Journal of Paleolimnology

, Volume 54, Issue 2–3, pp 253–261

Characterizing clay mineralogy in Lake Towuti, Indonesia, with reflectance spectroscopy

  • Andrea K. Weber
  • James M. Russell
  • Timothy A. Goudge
  • Mark R. Salvatore
  • John F. Mustard
  • Satria Bijaksana
note

Abstract

We tested the use of visible to near-infrared (VNIR) reflectance spectroscopy to characterize the relative abundances of clay minerals in sediments from Lake Towuti, a large tectonic lake in Sulawesi, Indonesia. We measured VNIR spectra of lake and river sediments from Lake Towuti and its catchment to identify clay minerals, fit major VNIR absorption features with a modified Gaussian model to estimate relative abundances of these minerals, and compared these absorptions to the samples’ chemistry to test the utility of VNIR spectroscopy to characterize sediment compositional variations. We found that major absorptions are caused by vibrations of Al–OH in kaolinite (2.21 μm), Fe–OH in nontronite (2.29 μm), Mg–OH in saponite and serpentine (2.31 μm), and Mg–OH in serpentine (2.34 μm). This was confirmed with X-ray diffraction data. The correlations between absorption band areas for Fe–OH, Al–OH, and Mg–OH vibrations and Fe, Al and Mg concentrations, respectively, are statistically significant, varying between r = 0.51 and r = 0.90, and spatial variations in inferred clay mineralogy within the lake are consistent with variations in the geology of the catchment. We conclude that VNIR spectroscopy is an effective way to characterize the clay mineralogy of lake sediments, and can be used to investigate changes in mineral inputs to lake deposits.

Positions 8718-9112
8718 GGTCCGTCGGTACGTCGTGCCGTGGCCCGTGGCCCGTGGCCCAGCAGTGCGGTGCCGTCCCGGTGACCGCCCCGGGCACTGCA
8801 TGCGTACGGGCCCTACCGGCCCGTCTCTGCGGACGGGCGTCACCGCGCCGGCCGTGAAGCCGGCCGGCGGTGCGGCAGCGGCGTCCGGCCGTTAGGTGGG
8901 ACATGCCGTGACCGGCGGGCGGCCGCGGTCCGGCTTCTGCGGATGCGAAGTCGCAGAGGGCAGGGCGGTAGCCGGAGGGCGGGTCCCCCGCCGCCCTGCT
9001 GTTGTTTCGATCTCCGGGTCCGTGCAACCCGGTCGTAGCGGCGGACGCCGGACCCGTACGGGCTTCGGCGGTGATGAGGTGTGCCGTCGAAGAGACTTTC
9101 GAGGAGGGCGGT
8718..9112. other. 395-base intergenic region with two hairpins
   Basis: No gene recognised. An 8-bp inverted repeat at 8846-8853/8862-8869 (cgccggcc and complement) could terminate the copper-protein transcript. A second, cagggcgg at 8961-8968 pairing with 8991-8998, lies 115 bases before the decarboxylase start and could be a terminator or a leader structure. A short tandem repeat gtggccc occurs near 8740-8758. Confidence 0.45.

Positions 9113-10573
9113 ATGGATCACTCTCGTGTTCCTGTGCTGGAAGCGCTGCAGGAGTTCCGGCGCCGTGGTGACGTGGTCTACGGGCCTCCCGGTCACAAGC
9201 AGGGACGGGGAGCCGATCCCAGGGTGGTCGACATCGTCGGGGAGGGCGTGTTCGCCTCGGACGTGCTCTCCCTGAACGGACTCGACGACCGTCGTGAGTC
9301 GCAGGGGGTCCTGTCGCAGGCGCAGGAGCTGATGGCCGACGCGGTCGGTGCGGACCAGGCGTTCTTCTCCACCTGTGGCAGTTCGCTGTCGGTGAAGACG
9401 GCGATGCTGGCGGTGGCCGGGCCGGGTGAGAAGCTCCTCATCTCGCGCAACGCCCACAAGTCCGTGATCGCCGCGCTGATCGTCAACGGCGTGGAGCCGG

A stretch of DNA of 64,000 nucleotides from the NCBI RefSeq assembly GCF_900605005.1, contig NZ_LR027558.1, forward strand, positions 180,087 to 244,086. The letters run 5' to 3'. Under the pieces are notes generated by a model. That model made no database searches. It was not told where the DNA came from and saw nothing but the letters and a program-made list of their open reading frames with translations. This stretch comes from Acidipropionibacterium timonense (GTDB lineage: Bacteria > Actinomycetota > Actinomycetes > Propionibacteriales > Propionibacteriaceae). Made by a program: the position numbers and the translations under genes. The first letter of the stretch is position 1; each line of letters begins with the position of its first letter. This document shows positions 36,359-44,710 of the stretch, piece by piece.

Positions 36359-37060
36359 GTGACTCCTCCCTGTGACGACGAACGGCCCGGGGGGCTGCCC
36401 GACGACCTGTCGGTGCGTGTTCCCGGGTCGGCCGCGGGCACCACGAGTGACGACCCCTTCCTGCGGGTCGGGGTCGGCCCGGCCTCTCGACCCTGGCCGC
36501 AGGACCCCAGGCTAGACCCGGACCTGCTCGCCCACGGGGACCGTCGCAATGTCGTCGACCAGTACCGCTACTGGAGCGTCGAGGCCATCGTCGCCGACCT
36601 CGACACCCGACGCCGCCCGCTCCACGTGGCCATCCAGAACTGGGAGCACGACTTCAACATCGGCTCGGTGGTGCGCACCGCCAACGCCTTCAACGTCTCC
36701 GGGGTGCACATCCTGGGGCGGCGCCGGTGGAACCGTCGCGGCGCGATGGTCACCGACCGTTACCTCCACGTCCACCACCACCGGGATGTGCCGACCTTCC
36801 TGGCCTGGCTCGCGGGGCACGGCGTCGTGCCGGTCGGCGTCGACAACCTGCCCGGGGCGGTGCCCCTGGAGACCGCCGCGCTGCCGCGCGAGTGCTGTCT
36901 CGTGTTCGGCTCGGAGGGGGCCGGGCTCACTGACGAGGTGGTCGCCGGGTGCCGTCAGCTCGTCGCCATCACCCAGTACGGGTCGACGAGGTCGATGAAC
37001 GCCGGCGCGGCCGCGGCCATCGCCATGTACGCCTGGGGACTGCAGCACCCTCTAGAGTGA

Keywords

Clay mineralogy Lake sedimentology Paleolimnology Spectroscopy Modified Gaussian modeling 

Supplementary material

10933_2015_9844_MOESM1_ESM.doc (631 kb)
Supplementary material 1 (DOC 629 kb)

References

  1. Asikainen CA, Francus P, Brigham-Grette J (2006) Sedimentology, clay mineralogy and grain-size as indicators of 65 ka of climate change from El’gygytgyn Crater Lake, Northeastern Siberia. J Paleolimnol 37:105–122CrossRefGoogle Scholar
  2. Bishop JL, Pieters CM, Edwards JO (1994) Infrared spectroscopic analyses on the nature of water in montmorillonite. Clays Clay Miner 42:702–716CrossRefGoogle Scholar
  3. Bishop J, Madejová J, Komadel P, Fröschl H (2002) The influence of structural Fe, Al and Mg on the infrared OH bands in spectra of dioctahedral smectites. Clay Miner 37:607–616CrossRefGoogle Scholar
  4. Bishop JL, Lane MD, Dyar MD, Brown AJ (2008) Reflectance and emission spectroscopy study of four groups of phyllosilicates: smectites, kaolinite-serpentines, chlorites and micas. Clay Miner 43:35–54CrossRefGoogle Scholar
  5. Burns RG (1993) Mineralogical applications of crystal field theory, 2nd edn. Cambridge University Press, CambridgeCrossRefGoogle Scholar
  6. Clark RN (1999) Spectroscopy of rocks and minerals, and principles of spectroscopy. Wiley, New YorkGoogle Scholar
  7. Clark RN, King TVV, Klejwa M, Swayze GA, Vergo N (1990) High spectral resolution reflectance spectroscopy of minerals. J Geophys Res 95:12653–12680CrossRefGoogle Scholar
  8. Clark RN, Swayze GA, Wise R, Livo E, Hoefen T, Kokaly R, Sutley SJ (2007) USGS digital spectral library splib06a. US Geol Surv Digit Data Ser, p 231Google Scholar
  9. Costa K, Russell JM, Bijaksana S, Vogel H (2015) Hydrological connectivity and mixing of Lake Towuti, Indonesia, in response to paleoclimatic changes of the past 60,000 years. Palaeogeogr Palaeoclimatol Palaeoecol 417:467–475CrossRefGoogle Scholar
  10. Ehlmann BL, Mustard JF, Fassett CI, Schon SC, Head JW III, Des Marais DJ, Grant JA, Murchie SL (2008) Clay minerals in delta deposits and organic preservation potential on Mars. Nat Geosci 1:355–358CrossRefGoogle Scholar
  11. Farmer VC (1974) The infrared spectra of minerals. Mineralogical Society, LondonCrossRefGoogle Scholar
  12. Gaffey SJ, McFadden LA, Nash D, Pieters CM (1993) Ultraviolet, visible, and near-infrared reflectance spectroscopy: laboratory spectra of geologic materials. In: Pieters CM, Englert PAJ (ed) Remote geochemical analysis: elemental and mineralogical composition. Cambridge University Press, Cambridge, pp 43–77Google Scholar